Canada, Johnston Strait, British Columbia
The coastline of British Columbia and southeastern Alaska is indented by a maze of inlets and channels, bordered by islands, known as the Inside Passage. This vast marine highway extends from Seattle, all way to Skgway, in Alaska. Cruise ships and ferries ply these waters, carrying visitors who come to see the stupendous scenery, the totem poles in Tlingit and Kwakiutl villages , and the orca migrations in Johnston Strait. Despite the cool, moist summers, the only thing likely to dampen your spirits is the visual blight of areas of clear-cut logging.
These waters are protected from tempestuous north Pacific storms by a huge archipelago of barrier islands that includes Vancouver Island, the largest island of the west coast of North America. The waters off the northeastern shore of Vancouver Island are the setting for one of this region’s most dramatic events.
Each summer, pods of orcas migrate out of the vastness of the North Pacific to feed on schools of sockeye salmon returning to their spawning grounds in the rivers and streams of southwestern British Columbia. At Johnstone Strait, the salmon are pinched into a deep, narrow passageway. Since the whales can swim much faster that the salmon, the whales end their migration here and simply wait for the salmon to swim through. Northbound pods of orcas from the Washington and Oregons coasts occasionally swim as far north as Johnstone Strait, creating a “super pod” of over 200 feeding and frolicking whales.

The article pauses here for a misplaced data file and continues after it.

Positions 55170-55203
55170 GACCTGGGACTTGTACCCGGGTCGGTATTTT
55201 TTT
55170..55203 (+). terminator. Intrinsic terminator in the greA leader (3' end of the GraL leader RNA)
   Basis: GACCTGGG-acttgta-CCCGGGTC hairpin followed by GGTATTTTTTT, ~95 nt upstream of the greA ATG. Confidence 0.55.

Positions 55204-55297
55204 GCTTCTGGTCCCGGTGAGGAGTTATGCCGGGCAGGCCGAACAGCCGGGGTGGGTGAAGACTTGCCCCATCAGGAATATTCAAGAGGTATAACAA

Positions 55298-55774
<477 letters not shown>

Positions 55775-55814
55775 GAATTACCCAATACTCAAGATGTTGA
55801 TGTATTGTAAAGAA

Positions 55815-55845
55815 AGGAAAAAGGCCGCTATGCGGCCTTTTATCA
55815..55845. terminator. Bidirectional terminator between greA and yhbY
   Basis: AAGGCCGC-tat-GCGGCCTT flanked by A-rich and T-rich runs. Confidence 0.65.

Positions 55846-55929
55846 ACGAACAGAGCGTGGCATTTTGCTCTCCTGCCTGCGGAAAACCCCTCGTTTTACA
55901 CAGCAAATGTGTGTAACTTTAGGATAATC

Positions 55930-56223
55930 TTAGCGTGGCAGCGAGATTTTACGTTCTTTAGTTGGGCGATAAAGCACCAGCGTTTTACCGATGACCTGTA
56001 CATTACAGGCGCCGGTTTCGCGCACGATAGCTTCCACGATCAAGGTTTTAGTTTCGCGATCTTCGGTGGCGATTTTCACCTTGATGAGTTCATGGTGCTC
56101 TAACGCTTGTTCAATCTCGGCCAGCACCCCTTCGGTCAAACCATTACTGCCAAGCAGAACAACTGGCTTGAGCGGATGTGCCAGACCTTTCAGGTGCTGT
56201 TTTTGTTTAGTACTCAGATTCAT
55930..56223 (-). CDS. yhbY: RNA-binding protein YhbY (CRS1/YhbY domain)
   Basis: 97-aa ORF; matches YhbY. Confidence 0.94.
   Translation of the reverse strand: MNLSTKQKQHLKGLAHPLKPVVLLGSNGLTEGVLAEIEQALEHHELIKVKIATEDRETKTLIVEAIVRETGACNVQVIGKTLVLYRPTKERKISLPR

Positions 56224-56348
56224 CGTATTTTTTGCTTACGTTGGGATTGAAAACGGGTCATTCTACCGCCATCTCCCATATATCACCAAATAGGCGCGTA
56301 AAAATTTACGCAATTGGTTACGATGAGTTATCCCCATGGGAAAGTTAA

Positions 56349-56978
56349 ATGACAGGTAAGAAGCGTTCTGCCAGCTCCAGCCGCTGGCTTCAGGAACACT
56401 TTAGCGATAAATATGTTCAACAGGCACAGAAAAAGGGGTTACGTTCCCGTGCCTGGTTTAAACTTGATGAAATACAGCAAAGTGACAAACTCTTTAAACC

At a shallow indentation in the coast, known as Robson Bight, whales pursue salmon spawning at the mouth of the Tsitika River, swimming to the shore and rubbing their bellies on the smooth stones that form the seabed. This “rubbing beach” has been protected as the Robson Bight Ecological Reserve, and there are strict viewing guidelines for visitors. Stands of old-growth forest grow down to the shore. Once slated for logging, the valley is now protected and acts as a buffer zone for the bight. Land access is prohibited.
Porpoises and seals are often seen in the Johnston Strait area, and occasionally even gray whales. Bald eagles perch on tree snags, or swoop down to feed on the salmon. Black-tailed deer and elk emerge from the woods now and then to forage along the estuaries, and mink and river otter may be seen prowling around shoreline driftwood.
Many ecotourists who come to Johnstone Strait seek out the orca by sea-kayak, a modern version of the baidarka boat once used by aboriginals of the Aleutian Islands to harpoon whales and seals in the Bering Strait. Guided sea-kayaking trips into the strait are available in summer, and independent groups can paddle here as well, although previous kayaking experience is necessary if you undertake such a trip on your own.
Fishing boats follow the salmon, and cruise ships, freighters, and logging tugs also voyage up and down the strait on a regular basis.
In Winter, Queen Charlotte Sound and Broughton Strait are favored by scuba divers because of the stunning clarity of the deep waters. On the shore, the limestone karst topography of northern Vancouver Island has produced some striking caves. Fine examples can be seen in Little Hustan Caves Provincial Park at Nimpkish.